Too many machine learning papers?

A few days ago, I have read a post on LinkedIn showing that the number of Machine Learning (ML) papers has been increasing very quickly over the last few years to about 100 ML papers per day (on Arxiv, a popular public repository of research papers).

growth of machine learning papers
Figure from: “A New Golden Age in Computer Architecture: Empowering the Machine-Learning Revolution”
Jeff Dean, David Patterson, and Cliff Young

That is about 33,000 papers per year. This shows the excitement about the new advances in that field in particular with respect to deep learning that has lead to obtaining good results for various applications. Some people on LinkedIn wondered if there are too many ML papers and how they could keep up with advances in that field.

I will make a few comments about this.

  • First, in general in computer science, the papers that present a major innovation or breakthrough are few. There is always a lot of papers that make incremental advances by simply reusing ideas with some small modifications, or that just focus on applications rather than on fundamental problems. In fact, generally, few papers are highly cited while many paper receive few citations. Thus, although there may be a great increase in ML papers, one can ignore a huge amount of low quality papers. It is thus important to learn some strategies to detect low quality papers such as looking at the reputation of conferences and journals where papers are published and other criteria such as paper citation count.
  • Second, the large increase of ML papers result in a huge demand to review ML papers but a problem is that there is perhaps not enough experts to read those. I can share some story related to that. Recently, I have been invited to join the program committee of a good neural network conference. Honesty, I was surprised because I have never published there, and I have never made any significant contributions in that field. I have used neural networks as a tool with other techniques in an applied paper about 4 years ago but that is all, and it should not count. Thus, I tend to think that there is not enough expert reviewers and they may have invited many such as me because I work on data mining, which is related. I also noticed an increase in the number of invitation to review ML papers for journals in my mailbox. But honestly, I rarely accept these invitations because it is not much related to my research. If there is not enough reviewers though, this may just be a temporary problem.
  • Third, due to the increasing number of papers, some conferences on related or overlapping topics such as database or data mining start to receive many ML papers. There is generally no problem about that. But in some cases, these papers are inadequate for the topic of the conference. For example, this year, a conference that I will not name relates to databases, clearly mentioned to reviewers that if a paper is on ML and they do not understand the content or it doesn’t seem interesting to the target audience, then to not  recommend these ML papers for acceptance. As always, it is important to choose a relevant conference when submitting a conference paper (for papers on any topics).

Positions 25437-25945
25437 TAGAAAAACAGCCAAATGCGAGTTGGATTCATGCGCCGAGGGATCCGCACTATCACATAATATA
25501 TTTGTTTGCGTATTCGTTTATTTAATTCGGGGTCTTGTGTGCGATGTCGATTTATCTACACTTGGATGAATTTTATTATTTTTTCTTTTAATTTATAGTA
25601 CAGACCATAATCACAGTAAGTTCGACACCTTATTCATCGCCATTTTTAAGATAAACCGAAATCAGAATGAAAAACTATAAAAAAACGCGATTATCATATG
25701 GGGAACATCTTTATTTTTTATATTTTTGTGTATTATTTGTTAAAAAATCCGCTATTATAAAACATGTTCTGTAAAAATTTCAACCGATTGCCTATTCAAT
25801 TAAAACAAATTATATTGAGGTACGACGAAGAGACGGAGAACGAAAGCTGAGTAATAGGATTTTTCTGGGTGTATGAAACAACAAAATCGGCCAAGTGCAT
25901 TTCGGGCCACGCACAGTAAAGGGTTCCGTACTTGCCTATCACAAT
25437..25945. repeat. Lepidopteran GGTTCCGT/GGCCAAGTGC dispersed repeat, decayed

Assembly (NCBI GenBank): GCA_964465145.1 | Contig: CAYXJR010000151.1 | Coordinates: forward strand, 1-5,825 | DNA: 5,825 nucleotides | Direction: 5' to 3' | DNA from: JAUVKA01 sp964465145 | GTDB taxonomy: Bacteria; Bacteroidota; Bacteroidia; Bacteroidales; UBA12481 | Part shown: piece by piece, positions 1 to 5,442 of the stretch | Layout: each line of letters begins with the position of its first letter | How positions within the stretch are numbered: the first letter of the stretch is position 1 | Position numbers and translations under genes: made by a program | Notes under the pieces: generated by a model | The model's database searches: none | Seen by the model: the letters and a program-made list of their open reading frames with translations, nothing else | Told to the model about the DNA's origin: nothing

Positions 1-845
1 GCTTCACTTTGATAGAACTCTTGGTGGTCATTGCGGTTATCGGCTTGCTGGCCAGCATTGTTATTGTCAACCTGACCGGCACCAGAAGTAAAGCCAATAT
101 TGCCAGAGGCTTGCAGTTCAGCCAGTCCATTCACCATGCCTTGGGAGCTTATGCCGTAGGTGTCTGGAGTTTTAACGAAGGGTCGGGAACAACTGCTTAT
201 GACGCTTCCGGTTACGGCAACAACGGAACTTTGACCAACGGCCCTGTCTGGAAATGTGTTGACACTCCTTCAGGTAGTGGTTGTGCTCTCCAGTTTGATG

• Fourth, ML has currently a lot of hype because of some excellent results obtained for applications such a computer vision and translation. Should there be so many researchers working in that area? I do not have the answer but it is a question that is worthy to be asked. For example, I know that in some university, more than 50% of graduate students are now working on deep learning. But it remains that deep learning cannot solve all the problems of computer science, and many other research areas still have complex challenges to address. Also there is always some trends in research that come and goes every few years. For example, a technique like SVM was quite popular 10 years ago but now is less than deep learning. Neural networks have also had cycles of popularity over the last forty years. As an individual, it can be good to somewhat follow the trends to take advantage of opportunities, or at least be aware of them.


In this short blog post, I have just shared a few comments and observations related to the ML trend. If you have other comments, please share them in the comments section below. I will be happy to read them.

Philippe Fournier-Viger is a full professor working in China and founder of the SPMF open source data mining software.

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2 Responses to Too many machine learning papers?

  1. author finder says:

    The figure is from:
    A New Golden Age in Computer Architecture: Empowering the Machine-Learning Revolution
    Jeff Dean, David Patterson, and Cliff Young

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